Review: Neighbourhood Watch

In Alan Ayckbourn's latest comedy, suburbanites take up arms.

  • Photograph: Karl Andre

    Neighbourhood Watch

    Neighbourhood Watch at 59E59

  • Photograph: Karl Andre

    Neighbourhood Watch

    Neighbourhood Watch at 59E59

  • Photograph: Karl Andre

    Neighbourhood Watch

    Neighbourhood Watch at 59E59

  • Photograph: Karl Andre

    Neighbourhood Watch

    Neighbourhood Watch at 59E59

Photograph: Karl Andre

Neighbourhood Watch

Neighbourhood Watch at 59E59

Time Out Ratings :

<strong>Rating: </strong>3/5

"First tea. Then war!" That becomes the rallying cry of the Bluebell Hill Development, where petty crime, police inactivity and a nearby low-income housing estate generate enough fear to fuel a Republican convention in Neighbourhood Watch, 72-year-old Alan Ayckbourn's 75th (!) play, part of the Brits Off Broadway series. Considerably darker and nowhere near as farcical as some of his better-known works (The Norman Conquests, Absurd Person Singular), it cleverly though not-so-subtly illustrates how fear and a minor amount of power can turn an ordinary community-watch group into virtual fascists.

Pious religiosity also fires Ayckbourn's indignation, as middle-aged Christian siblings Martin (Matthew Cottle) and Hilda (Alexandra Mathie) move into a new home, which is quickly vandalized. (Martin's cherished lawn gnome, Monty, gets decapitated in the process.) Turning the other cheek means residents retaliate by building fences, issuing IDs for entry, even building stocks for public punishment, and their intolerance and need for control spread to people's private lives. Martin becomes their messianic leader, albeit one tempted by the neighborhood trollop (Frances Grey), who brings out the Lady Macbeth in Hilda. It's no spoiler to note that things end tragically; the show opens with Hilda dedicating a park to her late brother.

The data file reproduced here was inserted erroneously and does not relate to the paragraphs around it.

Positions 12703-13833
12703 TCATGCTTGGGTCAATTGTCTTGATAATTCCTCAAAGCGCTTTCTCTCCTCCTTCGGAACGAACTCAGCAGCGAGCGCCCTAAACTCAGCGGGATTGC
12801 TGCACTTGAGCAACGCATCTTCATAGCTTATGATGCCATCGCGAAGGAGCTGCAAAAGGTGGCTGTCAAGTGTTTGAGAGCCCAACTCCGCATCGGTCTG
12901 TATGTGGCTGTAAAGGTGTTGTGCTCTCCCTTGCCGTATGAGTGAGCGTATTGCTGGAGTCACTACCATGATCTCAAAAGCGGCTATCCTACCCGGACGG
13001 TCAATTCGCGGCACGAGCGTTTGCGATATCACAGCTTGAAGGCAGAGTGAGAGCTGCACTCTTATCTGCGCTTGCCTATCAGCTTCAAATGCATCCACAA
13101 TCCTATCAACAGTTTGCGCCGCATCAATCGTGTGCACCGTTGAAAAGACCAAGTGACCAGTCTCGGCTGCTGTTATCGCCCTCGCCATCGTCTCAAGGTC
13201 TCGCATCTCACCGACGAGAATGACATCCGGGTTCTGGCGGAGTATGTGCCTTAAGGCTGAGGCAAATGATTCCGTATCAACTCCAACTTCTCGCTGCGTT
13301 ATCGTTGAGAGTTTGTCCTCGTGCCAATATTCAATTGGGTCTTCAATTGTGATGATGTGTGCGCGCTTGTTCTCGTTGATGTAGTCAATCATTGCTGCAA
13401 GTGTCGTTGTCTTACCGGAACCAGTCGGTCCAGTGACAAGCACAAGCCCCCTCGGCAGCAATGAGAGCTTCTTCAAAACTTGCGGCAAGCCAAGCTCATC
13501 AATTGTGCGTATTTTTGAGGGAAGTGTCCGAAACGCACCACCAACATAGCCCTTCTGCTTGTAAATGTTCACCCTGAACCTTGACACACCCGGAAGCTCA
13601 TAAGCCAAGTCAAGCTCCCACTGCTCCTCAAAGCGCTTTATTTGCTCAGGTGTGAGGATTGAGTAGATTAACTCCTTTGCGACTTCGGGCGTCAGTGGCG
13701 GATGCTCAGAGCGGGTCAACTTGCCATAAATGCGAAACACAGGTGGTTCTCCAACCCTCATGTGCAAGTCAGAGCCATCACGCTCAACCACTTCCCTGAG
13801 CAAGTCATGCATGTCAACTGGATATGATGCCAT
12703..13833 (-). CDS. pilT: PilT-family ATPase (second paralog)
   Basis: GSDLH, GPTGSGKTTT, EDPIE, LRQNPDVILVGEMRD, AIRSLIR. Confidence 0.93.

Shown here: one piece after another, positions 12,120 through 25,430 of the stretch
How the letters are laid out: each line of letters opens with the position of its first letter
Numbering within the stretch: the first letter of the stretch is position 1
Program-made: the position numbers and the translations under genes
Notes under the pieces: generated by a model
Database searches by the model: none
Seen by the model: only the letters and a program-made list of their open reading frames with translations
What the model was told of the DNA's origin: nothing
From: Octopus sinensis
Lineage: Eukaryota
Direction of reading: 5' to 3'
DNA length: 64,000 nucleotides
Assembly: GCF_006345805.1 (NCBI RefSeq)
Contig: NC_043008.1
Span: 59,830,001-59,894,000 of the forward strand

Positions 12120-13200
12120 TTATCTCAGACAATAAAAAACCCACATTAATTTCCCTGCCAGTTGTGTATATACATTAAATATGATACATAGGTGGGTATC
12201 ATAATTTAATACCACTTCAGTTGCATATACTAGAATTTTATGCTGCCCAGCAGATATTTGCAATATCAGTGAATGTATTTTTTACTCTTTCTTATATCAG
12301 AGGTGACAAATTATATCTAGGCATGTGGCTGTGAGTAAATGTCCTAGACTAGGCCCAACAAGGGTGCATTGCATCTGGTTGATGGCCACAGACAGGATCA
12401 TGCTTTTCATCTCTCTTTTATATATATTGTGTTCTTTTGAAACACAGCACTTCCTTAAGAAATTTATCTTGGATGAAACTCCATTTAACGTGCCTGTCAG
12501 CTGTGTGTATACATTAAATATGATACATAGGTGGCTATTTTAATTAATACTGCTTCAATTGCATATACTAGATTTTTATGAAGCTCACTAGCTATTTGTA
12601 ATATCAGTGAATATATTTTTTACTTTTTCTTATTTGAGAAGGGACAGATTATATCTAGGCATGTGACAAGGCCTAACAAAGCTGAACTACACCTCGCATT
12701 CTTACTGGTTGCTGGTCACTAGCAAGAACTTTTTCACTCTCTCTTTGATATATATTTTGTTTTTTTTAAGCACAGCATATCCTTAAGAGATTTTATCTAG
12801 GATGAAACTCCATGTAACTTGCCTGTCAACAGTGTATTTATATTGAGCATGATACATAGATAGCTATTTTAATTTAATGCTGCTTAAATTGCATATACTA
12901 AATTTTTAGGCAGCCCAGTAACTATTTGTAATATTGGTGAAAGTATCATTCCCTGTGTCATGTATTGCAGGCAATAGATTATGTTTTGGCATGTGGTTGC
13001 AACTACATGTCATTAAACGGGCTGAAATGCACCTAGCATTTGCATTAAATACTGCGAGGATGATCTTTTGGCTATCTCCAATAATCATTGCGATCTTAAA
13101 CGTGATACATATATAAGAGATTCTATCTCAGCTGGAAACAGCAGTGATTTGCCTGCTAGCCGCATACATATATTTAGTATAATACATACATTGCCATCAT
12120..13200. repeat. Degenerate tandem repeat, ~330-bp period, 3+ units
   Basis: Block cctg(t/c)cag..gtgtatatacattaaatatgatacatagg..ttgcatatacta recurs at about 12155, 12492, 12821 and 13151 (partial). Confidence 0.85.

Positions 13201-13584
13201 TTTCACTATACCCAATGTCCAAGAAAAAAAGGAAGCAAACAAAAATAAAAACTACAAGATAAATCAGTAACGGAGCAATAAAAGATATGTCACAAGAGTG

Usually, the more pain Ayckbourn inflicts on his characters, the more ferociously funny his plays become, but despite its baleful undertones, Neighbourhood Watch is rarely anything but quaint. Of course, in Ayckbourn quaint can be amusing, even if the playwright muddies the payoff to make a point. The writer-director elicits appealing performances from Cottle, Mathie, Grey and Terence Booth as a combative retiree, but these characters remain vessels debating societal ills. They and their arguments keep to safe, familiar territory.

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59E59. Written and directed by Alan Ayckbourn. With ensemble cast. 2hrs 35mins. One intermission. See complete event information.